1969 Pupil riots: Concordia College apologizes for “systemic racism” towards blacks

Half a century after the 1969 student riots that exposed institutional racism at Concordia University, the institution has apologized to black people who were arrested, jailed, abused, or ostracized following those violent events.

The English-speaking University of Montreal has been conducting a major exercise for two years aimed at turning a page on what it sees as “systemic racism” that continues to rage on campus and elsewhere in the country — including in Quebec.

In a 108-page report unveiled on Friday, the establishment is making a series of commitments to repair its ties with the black community. The university is committed to increasing the number of blacks among students and all categories of staff. It is also preparing to “rename its major facilities, recognizing its historical ties to Black and Indigenous communities.”

Concordia University rector Graham Carr apologized to the black community at a ceremony Friday afternoon. He spoke bluntly about this dark – and little-known – page in Montreal’s history: 97 students had been brutally arrested while they were investigating institutional racism at Sir George Williams University (the ancestor of Concordia, born in 1974 from the merger of this English-speaking University and Loyola College), rejected by the establishment, had turned into a riot by the winter of 1969.

“Unfortunately, the measures taken by the university, as well as its inaction, clearly testify to the existence of institutional racism. This behavior has had far-reaching negative consequences in black communities, not only in Montreal but elsewhere in the world – particularly in the Caribbean, where many of the students involved in the protests at Sir George Williams University came from,” the principal said .

“We recognize the serious and often catastrophic consequences of the university’s actions at the time and their enduring impact over the years. Furthermore, we deeply regret our silence in the decades following the protest. This silence contributed to the weakening of trust and severing ties between Concordia University and black communities. It shouldn’t have taken more than 50 years to realize the mistakes that were made back then,” he added.

The Concordia Racism Task Force was formed following the violent death of George Floyd, a black American, who was killed by police in Minneapolis, Minnesota, in May 2020. Police violence against blacks in the US has sparked outrage around the world, including in Montreal. “Systemic racism” has come to the fore again in Quebec, in part due to the mistreatment of Aboriginal people.

discrimination and violence

This painful episode began in May 1968. Six black students at Sir George Williams University had filed a discrimination lawsuit against an assistant biology professor, Perry Anderson. Despite evidence that he treated black students differently, including the fact that he consistently gave them lower grades than their white peers, the university denied accusations of racism.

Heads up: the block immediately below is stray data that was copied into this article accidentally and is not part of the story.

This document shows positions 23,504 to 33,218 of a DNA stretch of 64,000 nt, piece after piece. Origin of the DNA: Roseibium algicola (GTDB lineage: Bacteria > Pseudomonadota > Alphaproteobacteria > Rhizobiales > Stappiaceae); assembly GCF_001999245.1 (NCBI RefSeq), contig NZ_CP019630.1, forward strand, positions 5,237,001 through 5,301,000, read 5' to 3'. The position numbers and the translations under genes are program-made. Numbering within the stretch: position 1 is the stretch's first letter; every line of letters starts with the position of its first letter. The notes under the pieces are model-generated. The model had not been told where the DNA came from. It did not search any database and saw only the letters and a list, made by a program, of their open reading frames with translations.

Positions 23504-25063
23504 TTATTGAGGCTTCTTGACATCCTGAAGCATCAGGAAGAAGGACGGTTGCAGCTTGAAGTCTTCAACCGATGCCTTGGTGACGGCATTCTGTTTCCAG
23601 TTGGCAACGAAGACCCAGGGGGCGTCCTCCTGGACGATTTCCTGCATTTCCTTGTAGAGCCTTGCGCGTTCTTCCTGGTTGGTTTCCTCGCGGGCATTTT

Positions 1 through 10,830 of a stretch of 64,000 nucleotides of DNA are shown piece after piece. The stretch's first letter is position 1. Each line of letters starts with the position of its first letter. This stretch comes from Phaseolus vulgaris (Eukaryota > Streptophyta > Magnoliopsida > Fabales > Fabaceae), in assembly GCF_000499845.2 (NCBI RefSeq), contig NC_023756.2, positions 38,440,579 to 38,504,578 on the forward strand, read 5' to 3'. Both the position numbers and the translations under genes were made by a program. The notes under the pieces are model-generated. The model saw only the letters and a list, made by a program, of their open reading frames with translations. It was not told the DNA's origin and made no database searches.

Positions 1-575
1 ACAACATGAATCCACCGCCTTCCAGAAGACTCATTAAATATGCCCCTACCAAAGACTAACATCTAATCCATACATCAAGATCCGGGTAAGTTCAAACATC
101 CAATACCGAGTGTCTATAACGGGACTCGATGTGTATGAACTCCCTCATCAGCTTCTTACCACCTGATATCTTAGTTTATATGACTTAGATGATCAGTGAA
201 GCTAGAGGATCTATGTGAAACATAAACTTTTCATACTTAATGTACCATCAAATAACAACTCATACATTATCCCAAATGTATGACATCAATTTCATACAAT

Rodney John from St. Vincent in the Caribbean was in Professor Anderson’s class in 1968. The 13 black students in the group were all discriminated against by the teacher, he says. “He clearly thought we were inferior to white students,” said the retiree at a ceremony at the Concordia on Friday.

A white student who copied the work of a black colleague word for word received a 9 out of 10 point – two points more than his black classmate.

Department management cleared Professor Anderson of any guilt, but the report was never made public. “I was told it got lost in the internal mail,” Rodney John recalled.

About 400 students protested by occupying the school’s computer lab on January 29, 1969. The protest remained peaceful until February 11, when the school asked police to end the occupation. The students ransacked the lab and threw objects through the windows. A fire broke out.

Concordia University admits that the police arrested 97 students “sometimes by force”. “These arrests and the neutralization of the demonstration had serious and lasting consequences for the lives of many people. Prison sentences, deportations, psychological trauma, physical injuries, job loss, social alienation and the interruption – also the termination – of studies,” said the rector of Concordia.

“Like Criminals”

Montreal resident Lynne Murray was among 38 black students (out of 97) arrested that day. She was jailed for several weeks for denouncing racism, which she believed was very real. “We were labeled as criminals. It’s a mark that will remain tattooed into our lives forever,” she said on Friday.

The protesters struggled to travel, find jobs and find housing. Most of them still got their degrees (at another university for Lynne Murray) and became lawyers, accountants, social workers, judges…

Two of the arrested students have become notable figures: Roosevelt “Rosie” Douglas, sentenced to two years in prison, served as Prime Minister of Dominica, his country of origin, and Anne Cools, a native of Barbados, sentenced to four months, became a Senator in Ottawa appointed. But other student victims of repression are still living with the aftermath of the racist events of 1969, according to the report released on Friday.

Angelique Willkie, task force chair and special adviser on black integration at Concordia, said she hopes the rector’s apology will usher in a new era “so these events cannot repeat themselves.”

“I have an 18-year-old son and I want to be able to tell him, ‘Concordia is a place where your voice counts,'” she said Have to.

We were labeled as criminals. It’s a mark that will stay tattooed in our lives forever Lynne Murray”

To see in the video

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